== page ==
In the series Mantika (2021-2024) – the expression that describes the art of predicting the future – Konjikušić merges images of decaying industrial complexes, adoptable ideologies, artificial entities and possible escapisms. He tackles individual and collective memories from the turn of the 20th and 21st centuries that saw complete breakdown of former values that were replaced by hyper-nationalism, economic inequality and cultural provincialism. The demographic and economic experiments caused by free-floating international capital and willingness of national states to comply with it, can lead to the demise of humanity. Therefore, the image of modern industrial complex that in the 20th century represented the idea of scientific and technological progress, can only couple of decades later, in the age of deregulated economies and deindustrialisation, become at best a reminder of current environmental issues. With this piece Konjikušić addresses the phenomenon of once anticipated futures that eventually became present reality, but they rarely turned out as it was expected. In retrospect, now historic high hopes for the future appear almost naïve.

In a similarly dystopian manner Matveeva highlights the bleak prospects of the present age with visual means. In her ongoing series Intrusion (2017-2024) she combines images of artificial and man-made forms with visual narratives of folk tales. The gloominess of contemporary world which is, yet and again, ravaged by wars, tyrannies, and threat of the imminent environmental collapse, is metaphorically compared to the figure of a vampire. Nowadays, vampire can be a reflection of popular culture that worships an eternal youth, beauty, success and power, or a symbol of war-mongering bureaucrats and compassionless businessmen that mind only their own short-term interests. The photographs and video of Matveeva may showcase the remnants of a civilisation in free fall, the invisible hand of humankind that can be utterly useful, and at the same time painfully destructive. The architectural forms of urban and industrial structures, that could be understood as landmarks of civilisation or as signs of its downfall, and figures of people in seemingly symbolic roles, testify to her profoundly grim perception of the present and future.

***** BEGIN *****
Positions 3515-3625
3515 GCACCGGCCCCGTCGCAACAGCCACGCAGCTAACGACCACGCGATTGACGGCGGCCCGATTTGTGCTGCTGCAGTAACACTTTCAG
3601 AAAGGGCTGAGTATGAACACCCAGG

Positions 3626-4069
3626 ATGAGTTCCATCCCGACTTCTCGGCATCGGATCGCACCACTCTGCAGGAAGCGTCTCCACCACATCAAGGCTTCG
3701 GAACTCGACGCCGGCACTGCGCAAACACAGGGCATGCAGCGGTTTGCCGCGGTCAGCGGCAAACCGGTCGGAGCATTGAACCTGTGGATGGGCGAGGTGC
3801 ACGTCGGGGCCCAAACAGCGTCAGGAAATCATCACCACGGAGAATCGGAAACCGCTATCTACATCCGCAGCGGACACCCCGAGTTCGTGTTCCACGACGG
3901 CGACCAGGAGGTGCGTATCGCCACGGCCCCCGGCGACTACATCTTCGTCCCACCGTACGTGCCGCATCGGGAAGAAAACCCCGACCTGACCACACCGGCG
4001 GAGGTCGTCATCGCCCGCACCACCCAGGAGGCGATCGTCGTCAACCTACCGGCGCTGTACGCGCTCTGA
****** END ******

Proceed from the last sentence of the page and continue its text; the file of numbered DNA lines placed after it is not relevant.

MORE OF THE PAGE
Miha Colner

Davor Konjikušić (1979) is a photographer, artist, educator, writer and researcher whose central interest is to explore the relationships between power and control. He graduated from cinematography at the Academy of Dramatic Art in Zagreb. He uses photography as a primary medium in articulating his artistic concepts while combining it with text, archive materials, found objects and moving images. Currently, he is an assistant professor at the Academy of Dramatic Arts in Zagreb, and founder of the Unwanted Images platform. He lives and works in Zagreb, Croatia.

Olga Matveeva (1986) is an artist working across different media, from lens-based art to installation, as well as an educator, publisher and independent curator. In her artistic practice she is focused on the experiences of an individual in an ever-changing socio-political turmoil while being immersed in mythology and mysticism. She graduated in political science at the State University for Human Sciences in Moscow in 2008, and from photography at the Rodchenko Art School in 2013. She is the co-founder of independent publishing platform Book[e]lab. She lives and works in Belgrade, Serbia.